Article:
Peter Livanos-controlled shipowner GasLog has locked away three of its LNG carriers on term charter deals.
In a first-quarter results statement, the company said it had inked a two-year time charter for the 155,000-cbm GasLog Singapore (built 2010) with US-listed New Fortress Energy.
GasLog said energy major Shell declared its option and extended its charter of the 174,000-cbm GasLog Geneva (built 2016) by five years until 2028. This vessel is listed in GasLog Partnership’s fleet.
After the end of the first quarter, GasLog said Shell also took up its option on a five-year extension of its charter on the 174,000-cbm GasLog Gibraltar (built 2016), which will now also expire in 2028.
The company confirmed the reported sale of its 145,000-cbm steamship GasLog Athens (built 2006). It logged a loss of $9.3m on the vessel as of 31 March. The sale is expected to be completed on the redelivery of the ship from its current charter.
GasLog also wrapped up two sale and lease-back deals on tri-fuel diesel-electric vessels.
The first of these was on its 155,000-cbm GasLog Sydney (built 2013), which was sold and bareboated back for five years to China Development Bank Leasing (CDBL) with no repurchase obligation for $140m. The company logged $0.8m in write downs and losses on the sale.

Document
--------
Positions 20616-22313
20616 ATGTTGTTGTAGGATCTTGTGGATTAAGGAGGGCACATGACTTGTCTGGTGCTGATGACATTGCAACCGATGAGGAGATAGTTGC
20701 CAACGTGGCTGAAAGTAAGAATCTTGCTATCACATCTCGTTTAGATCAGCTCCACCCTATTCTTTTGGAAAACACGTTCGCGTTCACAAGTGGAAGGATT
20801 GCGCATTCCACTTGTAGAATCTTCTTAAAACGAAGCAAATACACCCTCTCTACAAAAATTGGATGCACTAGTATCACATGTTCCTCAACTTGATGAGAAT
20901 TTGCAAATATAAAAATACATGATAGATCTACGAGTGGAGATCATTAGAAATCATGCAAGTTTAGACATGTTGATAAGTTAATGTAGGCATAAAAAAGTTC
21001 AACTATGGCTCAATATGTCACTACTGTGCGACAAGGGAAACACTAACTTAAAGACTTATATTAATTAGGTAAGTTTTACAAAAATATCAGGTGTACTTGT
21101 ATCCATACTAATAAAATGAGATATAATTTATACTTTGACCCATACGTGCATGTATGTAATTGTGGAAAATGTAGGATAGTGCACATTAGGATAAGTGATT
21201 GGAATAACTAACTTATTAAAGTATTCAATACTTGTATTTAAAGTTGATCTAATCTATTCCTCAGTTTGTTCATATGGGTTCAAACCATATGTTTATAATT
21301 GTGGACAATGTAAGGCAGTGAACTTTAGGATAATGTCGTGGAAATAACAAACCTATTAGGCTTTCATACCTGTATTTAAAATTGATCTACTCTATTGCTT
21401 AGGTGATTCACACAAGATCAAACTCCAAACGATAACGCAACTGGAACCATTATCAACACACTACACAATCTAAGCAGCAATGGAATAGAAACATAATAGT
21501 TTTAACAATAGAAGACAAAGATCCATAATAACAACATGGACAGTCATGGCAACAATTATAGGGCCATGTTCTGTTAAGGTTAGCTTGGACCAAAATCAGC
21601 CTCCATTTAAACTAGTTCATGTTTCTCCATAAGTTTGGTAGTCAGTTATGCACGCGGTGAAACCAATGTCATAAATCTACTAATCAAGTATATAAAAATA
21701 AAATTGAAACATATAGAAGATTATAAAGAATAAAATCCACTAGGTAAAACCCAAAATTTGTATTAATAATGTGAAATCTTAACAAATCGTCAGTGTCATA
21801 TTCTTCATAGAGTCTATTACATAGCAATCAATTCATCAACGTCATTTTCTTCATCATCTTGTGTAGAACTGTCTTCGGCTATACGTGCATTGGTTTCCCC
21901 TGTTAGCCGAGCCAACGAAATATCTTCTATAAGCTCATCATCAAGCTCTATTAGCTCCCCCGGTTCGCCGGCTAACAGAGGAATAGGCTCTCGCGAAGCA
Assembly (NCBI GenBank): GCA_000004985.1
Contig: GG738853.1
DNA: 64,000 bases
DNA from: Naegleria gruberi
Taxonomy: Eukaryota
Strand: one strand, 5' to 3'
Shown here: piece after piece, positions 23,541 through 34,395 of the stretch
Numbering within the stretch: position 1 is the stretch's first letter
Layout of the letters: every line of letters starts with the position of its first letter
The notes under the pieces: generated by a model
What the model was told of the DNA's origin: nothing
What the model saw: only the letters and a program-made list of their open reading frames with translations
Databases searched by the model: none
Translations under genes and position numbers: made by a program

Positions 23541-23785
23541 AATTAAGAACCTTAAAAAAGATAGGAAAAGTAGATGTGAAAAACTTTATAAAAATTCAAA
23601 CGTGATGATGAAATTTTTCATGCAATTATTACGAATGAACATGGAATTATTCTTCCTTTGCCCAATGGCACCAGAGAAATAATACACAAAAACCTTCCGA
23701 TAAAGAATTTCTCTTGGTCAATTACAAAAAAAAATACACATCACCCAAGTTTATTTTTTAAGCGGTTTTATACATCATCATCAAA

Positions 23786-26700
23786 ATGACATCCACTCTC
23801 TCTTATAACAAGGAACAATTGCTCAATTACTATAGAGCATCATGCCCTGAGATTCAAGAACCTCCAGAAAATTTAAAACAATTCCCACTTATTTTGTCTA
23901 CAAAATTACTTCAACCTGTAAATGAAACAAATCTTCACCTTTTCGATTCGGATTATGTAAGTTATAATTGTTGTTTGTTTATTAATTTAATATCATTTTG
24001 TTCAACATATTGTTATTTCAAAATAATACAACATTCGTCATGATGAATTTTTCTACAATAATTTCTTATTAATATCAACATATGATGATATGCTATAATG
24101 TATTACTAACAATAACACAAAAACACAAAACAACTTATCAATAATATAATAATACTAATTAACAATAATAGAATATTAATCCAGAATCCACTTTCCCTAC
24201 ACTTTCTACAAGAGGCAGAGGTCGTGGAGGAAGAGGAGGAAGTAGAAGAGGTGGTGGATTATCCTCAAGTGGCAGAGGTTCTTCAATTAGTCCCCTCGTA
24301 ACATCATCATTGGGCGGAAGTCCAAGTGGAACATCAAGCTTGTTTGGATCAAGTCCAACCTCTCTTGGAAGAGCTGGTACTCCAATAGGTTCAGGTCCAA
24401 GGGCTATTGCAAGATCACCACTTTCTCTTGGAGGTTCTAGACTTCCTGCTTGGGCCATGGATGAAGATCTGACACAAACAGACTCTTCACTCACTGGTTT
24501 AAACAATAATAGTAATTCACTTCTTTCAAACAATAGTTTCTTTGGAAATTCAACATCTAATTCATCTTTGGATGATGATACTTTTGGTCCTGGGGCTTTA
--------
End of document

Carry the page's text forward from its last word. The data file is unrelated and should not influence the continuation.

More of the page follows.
On 30 March, GasLog said it completed the sale and lease-back of the 155,000-cbm GasLog Saratoga (built 2014) under a similar deal with CDBL. The company detailed $6.7m of write-downs and losses on a ship sale.
GasLog reiterated that its planned purchase of US-listed GasLog Partnership is expected to close by the end of the third quarter of 2023.
GasLog’s first-quarter profit fell to $45m, down from $71.1m in the same period of 2022.
The company said this was mainly attributable to derivative losses and higher financial costs due to higher interest rates year on year.
But revenue for the first three months of 2023 inched up to $231.3m from $213.7m in the first quarter of last year.
The company said the rise was mainly due to its vessels operating in the spot and short-term markets in the first quarter under time charters secured in 2022. It said the increase was partially offset by off-hire days due to the scheduled dry-dockings and the sale of the 145,000-cbm Methane Shirley Elisabeth (built 2007) in the third quarter of 2022.
GasLog said there were 2,908 available trading days for its vessels in the first quarter, compared with 3,150 in the same period of 2022, with the decrease due to its ship sale, scheduled dry-dockings and the conversion of one of its vessels into the floating storage and regasification unit Alexandroupoli that started in February 2023.
As of 11 May, GasLog’s owned fleet numbered 11 LNG carriers comprising one steam turbine ship, three tri-fuel diesel-electric vessels with the rest fitted with X-DF propulsion systems.
GasLog now lists six vessels under its bareboat chartered fleet.
The company has four ME-GI LNG newbuildings on order at Daewoo Shipbuilding & Marine Engineering for delivery dates in 2024 and 2025, all of which are chartered out for periods from 2031 to 2035.
GasLog Partnership’s fleet list consists of 11 comprising three steamships with the balance being tri-fuel diesel-electric vessels plus three bareboat chartered LNG carriers.